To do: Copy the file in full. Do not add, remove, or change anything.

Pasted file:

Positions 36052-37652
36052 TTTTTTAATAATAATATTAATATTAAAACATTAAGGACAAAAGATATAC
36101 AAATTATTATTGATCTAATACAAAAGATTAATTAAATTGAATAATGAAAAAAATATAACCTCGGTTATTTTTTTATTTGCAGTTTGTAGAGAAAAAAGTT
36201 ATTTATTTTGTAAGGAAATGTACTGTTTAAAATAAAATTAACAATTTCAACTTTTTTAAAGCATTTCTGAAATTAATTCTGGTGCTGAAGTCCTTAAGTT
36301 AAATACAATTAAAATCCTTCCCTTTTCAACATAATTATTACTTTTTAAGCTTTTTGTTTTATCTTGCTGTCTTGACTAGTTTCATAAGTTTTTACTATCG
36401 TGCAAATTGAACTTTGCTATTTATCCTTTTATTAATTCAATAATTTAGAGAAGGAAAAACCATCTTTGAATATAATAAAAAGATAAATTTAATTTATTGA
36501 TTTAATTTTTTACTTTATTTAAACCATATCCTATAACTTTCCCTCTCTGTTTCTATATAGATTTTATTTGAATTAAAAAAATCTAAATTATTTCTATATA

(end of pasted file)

Positions 36052-37652
36052 TTTTTTAATAATAATATTAATATTAAAACATTAAGGACAAAAGATATAC
36101 AAATTATTATTGATCTAATACAAAAGATTAATTAAATTGAATAATGAAAAAAATATAACCTCGGTTATTTTTTTATTTGCAGTTTGTAGAGAAAAAAGTT
36201 ATTTATTTTGTAAGGAAATGTACTGTTTAAAATAAAATTAACAATTTCAACTTTTTTAAAGCATTTCTGAAATTAATTCTGGTGCTGAAGTCCTTAAGTT
36301 AAATACAATTAAAATCCTTCCCTTTTCAACATAATTATTACTTTTTAAGCTTTTTGTTTTATCTTGCTGTCTTGACTAGTTTCATAAGTTTTTACTATCG
36401 TGCAAATTGAACTTTGCTATTTATCCTTTTATTAATTCAATAATTTAGAGAAGGAAAAACCATCTTTGAATATAATAAAAAGATAAATTTAATTTATTGA
36501 TTTAATTTTTTACTTTATTTAAACCATATCCTATAACTTTCCCTCTCTGTTTCTATATAGATTTTATTTGAATTAAAAAAATCTAAATTATTTCTATATA